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SWould you give this to a 3 year old.

ive just bought the Thomas the tank set for my 3 years birthday, however I’m now having second thoughts.

one the track is very large for a starter kit and also I think he’s likely to break the trans on there first outing. Any thoughts?


5265 posts

JonnyB 40, welcome to the Hornby Forum. Smile


The boxes do state 3+, but I do think that rating is still too low. I woudn't give a three year old a Hornby train set, nor would I give a four year old one. I would probably wait until they are at least six or seven. They are too delicate for a child under six or seven. Don't forget, this is a model railway, not a dieast or plastic toy.


These are personal views. However, please do not let me stop giving it to your son. I am just letting you know that if I were in your situation, I wouldn't give a child a train set at that young age.



A Thomas & Friends OO, HO and OO-9 Model Railway Gauge's Collector Since 2005, an Eddie Stobart Spotter and Collector Since 2010 and an Airfix QUICK BUILD Collector Since 2017


146 posts

i built my 3 year old grandson a little set with a couple of loco's etc ,when he is with me and i show him he is fine ,but on his own 

its a wreck .so i think a little supervision is required at 3 , but made fun as well ,


5265 posts

I agree with jane2, in the way that I would supervise a child with a model railway, but I still don't recommend you give a three year old your 3 year old, the Thomas train set, in case it get's broken and knocked about.



A Thomas & Friends OO, HO and OO-9 Model Railway Gauge's Collector Since 2005, an Eddie Stobart Spotter and Collector Since 2010 and an Airfix QUICK BUILD Collector Since 2017

I was very young when i got my first two trains maybe 4 or 5. I got the percy with 2 troublesome trucks' Annie and Charaphel percy and thomas. Except the old percy being a too lightweight fast train to begin with both trains and rolling  stock run very well. Also thomas has had many accidents but is still the strongest tank engine i know( as it won a strengh competition .with loads of others engines. However it is up too you if you give it


9047 posts

 Not Thomas  specifically, but my grandchildren even when quite small were allowed to drive grandad's trains under supervision, but I don't think I would leave them to play unattended with an electric train set. We do have a huge amount of wooden trains collected over many years and these were much more suitable for them when they were small. Huge play value and much less frustrating when derailments occur.


Thinking back to my own children's early days we bought a cheap plastic gauge O train set with battery powered locomotive. Of obvious German outline it operated reliably and its larger size made re-railing much easier for small fingers.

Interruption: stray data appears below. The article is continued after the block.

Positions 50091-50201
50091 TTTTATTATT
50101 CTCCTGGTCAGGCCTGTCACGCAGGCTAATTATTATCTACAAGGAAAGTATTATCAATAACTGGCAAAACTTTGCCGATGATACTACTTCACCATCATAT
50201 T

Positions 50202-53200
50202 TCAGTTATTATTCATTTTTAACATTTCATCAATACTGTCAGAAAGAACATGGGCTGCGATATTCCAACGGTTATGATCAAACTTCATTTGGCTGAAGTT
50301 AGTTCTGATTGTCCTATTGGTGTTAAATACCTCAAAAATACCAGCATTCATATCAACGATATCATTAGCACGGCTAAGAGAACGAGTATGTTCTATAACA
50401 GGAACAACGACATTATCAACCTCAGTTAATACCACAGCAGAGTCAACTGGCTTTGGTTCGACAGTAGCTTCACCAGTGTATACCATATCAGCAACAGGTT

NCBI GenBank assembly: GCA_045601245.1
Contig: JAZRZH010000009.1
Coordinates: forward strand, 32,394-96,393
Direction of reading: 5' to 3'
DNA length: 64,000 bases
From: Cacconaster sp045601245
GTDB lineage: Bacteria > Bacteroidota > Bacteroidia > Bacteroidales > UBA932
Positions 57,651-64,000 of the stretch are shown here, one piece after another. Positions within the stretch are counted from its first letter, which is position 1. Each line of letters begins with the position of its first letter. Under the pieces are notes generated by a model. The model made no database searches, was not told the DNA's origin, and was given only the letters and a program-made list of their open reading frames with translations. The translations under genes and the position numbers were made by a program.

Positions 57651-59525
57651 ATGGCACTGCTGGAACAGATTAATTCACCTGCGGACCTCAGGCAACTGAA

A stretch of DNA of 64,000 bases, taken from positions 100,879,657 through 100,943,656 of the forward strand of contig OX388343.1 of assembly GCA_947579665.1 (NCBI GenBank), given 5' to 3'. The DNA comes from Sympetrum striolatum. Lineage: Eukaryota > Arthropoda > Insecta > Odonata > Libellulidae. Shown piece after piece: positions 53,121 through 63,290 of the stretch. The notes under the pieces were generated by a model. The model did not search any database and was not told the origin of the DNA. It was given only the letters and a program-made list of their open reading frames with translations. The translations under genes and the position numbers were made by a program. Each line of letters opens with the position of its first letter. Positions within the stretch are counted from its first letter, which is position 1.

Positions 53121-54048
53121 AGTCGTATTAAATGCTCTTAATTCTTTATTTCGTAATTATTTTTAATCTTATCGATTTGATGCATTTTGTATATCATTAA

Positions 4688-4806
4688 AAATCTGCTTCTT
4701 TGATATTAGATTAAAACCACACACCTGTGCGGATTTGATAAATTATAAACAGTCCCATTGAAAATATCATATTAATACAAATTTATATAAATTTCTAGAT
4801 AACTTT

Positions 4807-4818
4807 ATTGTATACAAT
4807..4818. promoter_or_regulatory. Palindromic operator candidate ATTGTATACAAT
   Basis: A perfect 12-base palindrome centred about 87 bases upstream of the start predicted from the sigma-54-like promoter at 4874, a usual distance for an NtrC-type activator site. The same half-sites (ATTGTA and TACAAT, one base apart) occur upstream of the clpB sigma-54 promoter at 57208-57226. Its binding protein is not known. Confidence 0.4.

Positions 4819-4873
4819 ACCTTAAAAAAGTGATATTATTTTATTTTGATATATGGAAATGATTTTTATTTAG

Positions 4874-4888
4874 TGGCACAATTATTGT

Green trains are best!


10764 posts

Community Moderator

Children of that age have no concept of ‘it will break if roughly handled’, they expect everything to bounce, so the Brio wooden trains or robust pound shop plastic type with magnetic couplings are a better toy for them to bash about.


I think most dads buy a train set or slot car set for their too young child but it is fulfilling a self need in actual fact.


That said it does no harm to set the thing up and show the child under supervision the joys of model railways and how to look after stuff.



Halton Brat - Running Win 10, 64-bit - RM (Pro-Pack) with Elite as Controller-A, Select as Walkabout and E-Link as Controller-B - Locos are mostly TTS. http://www.halton96th.org.uk/page21.html


3222 posts

I received my first Hornby train when I was four (1951), and it lasted for very many years. My grandson is six, and although careful, you usually find a wheel comes off a new toy within thirty minutes of receiving it. I did buy a Thomas set a couple of years ago, but it is still hidden away. I think when it says 3.5years, they assume they child will not be putting it in his/her mouth.

Perfection is achieved, not when there is nothing more to add, but when there is nothing left to take away

I wouldn't allow them to play on their own as I think they are far too young to be using it on their own. I think you should just supervise them whilst they are using it or alternatively by something that is more appropriate for example the Thomas Wooden Railway stuff. I believe the age ratings on these packs are far too low and they should be more like 7 or 8. 


16 posts

I have just built a 6 x 4 layout on a folding board for my 3 year old grandson.

He plays with the trains very well and the only problem we have had is when the driving rods on the Thomas loco kept coming off the wheels. Even after it had been returned to Hornby for repair !

He is well versed in the speed of the loco and he does take great care.

He is left alone for periods driving the train on his own.

So really, it is personal choice with a large dose of how the child reacts to his new train set.

I am happy to let him run his train as he wants. We all have to learn !

Joe H

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